MM: What percent of your sales comes from outside the U.S.?
BM: Though we’re a private company, it’s safe to say that roughly half our revenue comes from outside the U.S. There are peaks and valleys in the geographical markets. One year EMEA (Europe, Middle East, Africa) will be strong while the AP (Asia Pacific) is down. Without the granular details, about 35 percent of our revenue comes from EMEA, 10 percent from Asia and 5 percent from the other Americas.


MM commentary: When you are bound to the U.S. only, your fortunes are inextricably tied to the ebbs and flows of our domestic market. While many perceive expanding internationally as risky, it actually mitigates risk by spreading it around the globe so others are up when some markets are down.


MM: How does international revenue growth compare with your domestic revenue growth?
BM: Over the years, our growth has been pretty consistent. The growth rates are similar if not the same compounded. Geographically, we’ve penetrated more than 70 countries with our software, but the geography isn’t really as important as the economy. Because we’re infrastructure software, the economies really dictate our growth.


MM commentary: I’d bet there are some countries with much higher growth just as there are some laggards. Again, spreading things around can mitigate growth. By targeting high-growth markets and growing with them, you can beat the overall average.


MM: What percent of your resources do you dedicate to international?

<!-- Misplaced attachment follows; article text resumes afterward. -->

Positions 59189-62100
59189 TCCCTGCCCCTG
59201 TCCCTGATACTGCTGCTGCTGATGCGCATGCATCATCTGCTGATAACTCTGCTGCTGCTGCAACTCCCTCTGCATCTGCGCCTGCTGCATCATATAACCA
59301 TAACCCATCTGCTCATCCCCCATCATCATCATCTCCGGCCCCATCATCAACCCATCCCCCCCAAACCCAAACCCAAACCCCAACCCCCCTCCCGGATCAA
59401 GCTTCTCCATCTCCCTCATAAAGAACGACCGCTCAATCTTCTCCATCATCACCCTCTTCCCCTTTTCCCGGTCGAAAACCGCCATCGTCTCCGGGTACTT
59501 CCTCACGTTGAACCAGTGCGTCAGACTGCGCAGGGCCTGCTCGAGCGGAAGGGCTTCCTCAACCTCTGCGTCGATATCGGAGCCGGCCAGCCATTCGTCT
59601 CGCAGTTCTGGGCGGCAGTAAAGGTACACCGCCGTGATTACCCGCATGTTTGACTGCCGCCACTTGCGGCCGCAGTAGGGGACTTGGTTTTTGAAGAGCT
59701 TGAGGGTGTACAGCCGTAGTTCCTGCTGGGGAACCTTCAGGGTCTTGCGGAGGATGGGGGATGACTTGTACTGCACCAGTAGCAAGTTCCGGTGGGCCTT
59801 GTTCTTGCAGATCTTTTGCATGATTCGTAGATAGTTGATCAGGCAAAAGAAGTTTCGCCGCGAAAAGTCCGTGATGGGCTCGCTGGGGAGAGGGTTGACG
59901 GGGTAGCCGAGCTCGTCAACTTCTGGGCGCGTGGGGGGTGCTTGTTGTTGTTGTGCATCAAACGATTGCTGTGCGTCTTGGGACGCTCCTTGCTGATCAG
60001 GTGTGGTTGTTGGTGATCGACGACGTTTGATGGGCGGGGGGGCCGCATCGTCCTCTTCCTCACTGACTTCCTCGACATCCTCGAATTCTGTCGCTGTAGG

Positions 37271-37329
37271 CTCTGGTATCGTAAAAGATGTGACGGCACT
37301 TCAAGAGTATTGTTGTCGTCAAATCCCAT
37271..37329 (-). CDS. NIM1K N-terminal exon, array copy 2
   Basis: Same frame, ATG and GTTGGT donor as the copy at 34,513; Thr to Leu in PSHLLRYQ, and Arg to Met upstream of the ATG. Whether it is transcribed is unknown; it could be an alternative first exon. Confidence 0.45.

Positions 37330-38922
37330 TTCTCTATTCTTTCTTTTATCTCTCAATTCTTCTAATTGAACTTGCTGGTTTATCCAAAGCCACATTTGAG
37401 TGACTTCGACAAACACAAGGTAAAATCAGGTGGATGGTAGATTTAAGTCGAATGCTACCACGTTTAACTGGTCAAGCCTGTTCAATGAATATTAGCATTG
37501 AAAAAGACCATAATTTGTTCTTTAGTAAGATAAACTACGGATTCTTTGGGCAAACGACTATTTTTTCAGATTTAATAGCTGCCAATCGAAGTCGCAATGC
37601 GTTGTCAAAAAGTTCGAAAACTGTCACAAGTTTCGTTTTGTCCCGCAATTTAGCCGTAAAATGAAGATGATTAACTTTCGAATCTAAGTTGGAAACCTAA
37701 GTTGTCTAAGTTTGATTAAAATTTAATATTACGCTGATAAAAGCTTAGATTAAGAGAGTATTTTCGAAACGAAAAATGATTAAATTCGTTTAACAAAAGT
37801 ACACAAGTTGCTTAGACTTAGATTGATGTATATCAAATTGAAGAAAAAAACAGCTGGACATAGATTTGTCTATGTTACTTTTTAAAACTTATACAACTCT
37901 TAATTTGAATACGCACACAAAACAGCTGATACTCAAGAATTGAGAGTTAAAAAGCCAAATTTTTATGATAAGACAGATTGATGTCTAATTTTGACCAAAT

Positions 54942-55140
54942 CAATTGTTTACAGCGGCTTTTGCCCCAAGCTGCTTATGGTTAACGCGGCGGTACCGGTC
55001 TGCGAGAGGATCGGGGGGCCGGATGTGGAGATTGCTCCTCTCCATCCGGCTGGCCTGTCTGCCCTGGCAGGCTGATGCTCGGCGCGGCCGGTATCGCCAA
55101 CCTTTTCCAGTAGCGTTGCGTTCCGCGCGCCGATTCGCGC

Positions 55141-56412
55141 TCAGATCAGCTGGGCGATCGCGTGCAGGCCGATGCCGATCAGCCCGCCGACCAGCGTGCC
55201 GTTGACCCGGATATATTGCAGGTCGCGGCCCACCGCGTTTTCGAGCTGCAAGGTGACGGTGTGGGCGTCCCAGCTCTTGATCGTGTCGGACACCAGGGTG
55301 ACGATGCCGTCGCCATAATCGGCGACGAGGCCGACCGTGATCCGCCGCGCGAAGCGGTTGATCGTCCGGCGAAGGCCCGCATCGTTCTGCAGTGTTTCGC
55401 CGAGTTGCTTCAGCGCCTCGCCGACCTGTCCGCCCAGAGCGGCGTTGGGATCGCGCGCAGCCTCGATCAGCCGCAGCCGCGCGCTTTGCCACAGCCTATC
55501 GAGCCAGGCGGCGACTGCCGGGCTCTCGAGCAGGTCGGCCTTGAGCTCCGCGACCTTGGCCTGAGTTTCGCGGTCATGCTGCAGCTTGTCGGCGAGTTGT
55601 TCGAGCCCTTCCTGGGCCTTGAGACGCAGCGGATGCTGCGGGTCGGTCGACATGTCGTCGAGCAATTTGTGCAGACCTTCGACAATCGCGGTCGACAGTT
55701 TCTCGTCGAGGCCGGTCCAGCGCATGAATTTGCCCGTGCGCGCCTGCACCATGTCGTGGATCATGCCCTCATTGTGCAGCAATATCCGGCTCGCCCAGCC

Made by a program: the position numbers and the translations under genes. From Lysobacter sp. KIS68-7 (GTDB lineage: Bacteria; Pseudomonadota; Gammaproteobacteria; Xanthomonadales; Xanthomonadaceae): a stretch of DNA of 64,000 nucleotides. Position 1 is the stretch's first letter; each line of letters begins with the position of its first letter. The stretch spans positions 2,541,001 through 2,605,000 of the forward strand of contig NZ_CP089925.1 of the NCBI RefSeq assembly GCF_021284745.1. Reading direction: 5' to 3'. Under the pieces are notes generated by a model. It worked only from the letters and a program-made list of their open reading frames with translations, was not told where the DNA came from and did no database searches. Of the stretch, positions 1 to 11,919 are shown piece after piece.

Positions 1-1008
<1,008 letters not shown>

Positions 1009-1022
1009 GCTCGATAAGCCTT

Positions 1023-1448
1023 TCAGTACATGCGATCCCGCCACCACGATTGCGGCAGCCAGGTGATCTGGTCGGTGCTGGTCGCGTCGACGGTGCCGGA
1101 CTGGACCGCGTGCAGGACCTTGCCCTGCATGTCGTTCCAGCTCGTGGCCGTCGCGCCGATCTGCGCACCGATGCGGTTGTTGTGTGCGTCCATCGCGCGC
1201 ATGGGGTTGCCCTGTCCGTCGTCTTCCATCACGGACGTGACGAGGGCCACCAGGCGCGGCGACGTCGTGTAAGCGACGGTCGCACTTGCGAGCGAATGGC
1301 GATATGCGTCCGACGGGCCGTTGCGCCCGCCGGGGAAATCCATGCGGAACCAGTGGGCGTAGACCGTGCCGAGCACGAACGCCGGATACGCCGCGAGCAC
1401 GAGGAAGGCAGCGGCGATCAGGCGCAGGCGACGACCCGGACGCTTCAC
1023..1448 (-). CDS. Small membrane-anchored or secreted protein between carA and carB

BM: When you talk about resource percentages, there are a lot of ways to explain it. As far as distribution, business development, marketing and sales, we have these groups located in the U.S. as well as abroad. Our go-to-market strategy is through quite a few of our partner firms.

We have very close relationships with them and treat our partners as a close extension of our organization. Our partners hire quite a few people – hundreds, actually – to represent and sell our brand. They are very skilled and trained in our solutions. For representing us, they receive a considerably discounted list price.

As far as development, Lakeview is organized around platforms. In the U.S., our software, services and support are organized around our development labs. Our IBM i5 lab is in Rochester, Minn. and our open systems (UNIX and Linux) lab is in Waltham, Mass. About 100 development staff members build for international markets.


MM commentary: Though 50 percent of Lakeview’s revenues come from abroad, 50 percent of its internal employees don’t work directly on international tasks. However, when including partner activities (especially in marketing, sales and business development), it’s much more in balance. By delegating so much to partners, you lose an element of control. If you train them well, though, they should be able to represent you well.


MM: Has having Goldman Sachs as an investor helped you internationally?
BM: When Goldman became an investor in 1998, we already had eight strong years of development and growth with partners in many countries. Goldman did give us some strong brand recognition and financial backup in the minds of our customers. In that respect, our relationship has been very successful for Lakeview as well as for the Goldman offices that need our software.


MM commentary: Goldman Sachs has offices in 24 countries around the world and features a page on its Web site that highlights business continuity, which probably contains at least some elements of Lakeview’s solutions. That’s got to be a helpful selling point with Goldman customers as well as others.



Michael Muth is managing director of GATA, an international business development consultancy that helps technology companies build international partnerships. He can be reached at mike@intlalliances.com.
Click here for Muth’s full biography.